Bobwhite Quail hatch at its peak

Thursday, June 23, 2011

The Missouri Department of Conservation's Natural Events Calendar states that on June 15, the Bobwhite Quail hatch should be at its peak.

So, give or take a few days, there should be some quail eggs cracking around Missouri.

With 10 to 14 eggs per nest, the potential is there for a good increase in the number of quail.

What does a brand-new quail need when it leaves the protection of a warm eggshell?

It needs to stay warm, which can be difficult because its feathers are not yet developed enough to provide much insulation.

What insulation they do provide is lost if they become rain-soaked.

Thus warm, sunny, dry weather is a good forecast for young quail chicks.

With its body temperature under control, the young quail chick turns its attention to its stomach and what to put in it.

Protein- and fat-rich insects are the preferred meal, and mid-June is a great time to find insects -- that is, assuming that there is a sufficient variety of low-growing plants available that are used by insects. The more different kinds of native plants that grow in the area, the greater the number and variety of insects that will be found there.

Adult or larval insects will be using the plants as their own food source by eating the leaves, flowers or fruits.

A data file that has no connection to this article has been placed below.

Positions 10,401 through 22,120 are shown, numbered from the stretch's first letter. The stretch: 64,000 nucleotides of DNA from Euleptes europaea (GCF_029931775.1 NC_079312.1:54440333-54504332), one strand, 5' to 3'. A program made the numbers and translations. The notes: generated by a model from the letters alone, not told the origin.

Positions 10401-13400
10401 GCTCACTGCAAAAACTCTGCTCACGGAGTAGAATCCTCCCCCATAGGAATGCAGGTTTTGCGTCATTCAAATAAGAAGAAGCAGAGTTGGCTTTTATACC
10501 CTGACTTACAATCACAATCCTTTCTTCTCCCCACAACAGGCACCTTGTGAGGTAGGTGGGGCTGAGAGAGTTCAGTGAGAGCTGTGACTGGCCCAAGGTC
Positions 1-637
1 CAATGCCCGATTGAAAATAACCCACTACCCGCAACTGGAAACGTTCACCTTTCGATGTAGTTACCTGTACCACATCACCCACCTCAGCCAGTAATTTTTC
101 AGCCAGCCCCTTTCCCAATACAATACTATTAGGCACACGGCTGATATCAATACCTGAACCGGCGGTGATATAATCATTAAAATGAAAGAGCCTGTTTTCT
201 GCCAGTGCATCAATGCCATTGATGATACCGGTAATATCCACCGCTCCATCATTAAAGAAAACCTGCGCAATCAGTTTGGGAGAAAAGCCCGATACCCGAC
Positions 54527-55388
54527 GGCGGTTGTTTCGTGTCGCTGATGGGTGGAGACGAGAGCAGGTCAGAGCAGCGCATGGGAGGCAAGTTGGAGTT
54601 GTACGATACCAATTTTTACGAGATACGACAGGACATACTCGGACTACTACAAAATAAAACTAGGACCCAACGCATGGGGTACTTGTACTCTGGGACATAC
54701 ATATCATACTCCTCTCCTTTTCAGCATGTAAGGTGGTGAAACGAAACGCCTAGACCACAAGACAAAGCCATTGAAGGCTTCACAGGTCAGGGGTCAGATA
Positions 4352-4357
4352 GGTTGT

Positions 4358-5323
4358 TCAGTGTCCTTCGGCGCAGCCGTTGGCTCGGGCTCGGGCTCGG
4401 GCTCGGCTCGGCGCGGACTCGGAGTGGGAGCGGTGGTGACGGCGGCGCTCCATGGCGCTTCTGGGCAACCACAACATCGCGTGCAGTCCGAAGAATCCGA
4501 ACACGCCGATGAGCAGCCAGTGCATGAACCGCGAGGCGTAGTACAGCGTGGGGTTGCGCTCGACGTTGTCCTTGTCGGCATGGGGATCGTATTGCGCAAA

Adult insects will be laying eggs on particular plants so that the next generation of larvae will have an immediate food source after hatching.

The insects and the quail both choose a suitable place to lay their eggs so that their young will have the best chance to survive.

Just as the insects have to contend with quail and other birds as predators, so must the quail contend with their own large set of predators.

Here again, habitat is the key to surviving the threat.

The odds of survival are in the quail's favor if they have thick cover near their feeding areas that will protect them from predators.

This may be a multi-stemmed thicket of blackberry, sumac or wild plum.

It might be the top of a fallen tree that has become overgrown by wild grapevines.

It is the kind of structure that prevents them from being seen by hawks overhead and from being easily caught by predatory mammals on the ground.

The bare ground under the cover gives the quail a place to wallow in the dust, a practice that helps them control parasites.

While you go about your early summer activities, consider the bobwhite quail's annual effort this month to replenish its population.

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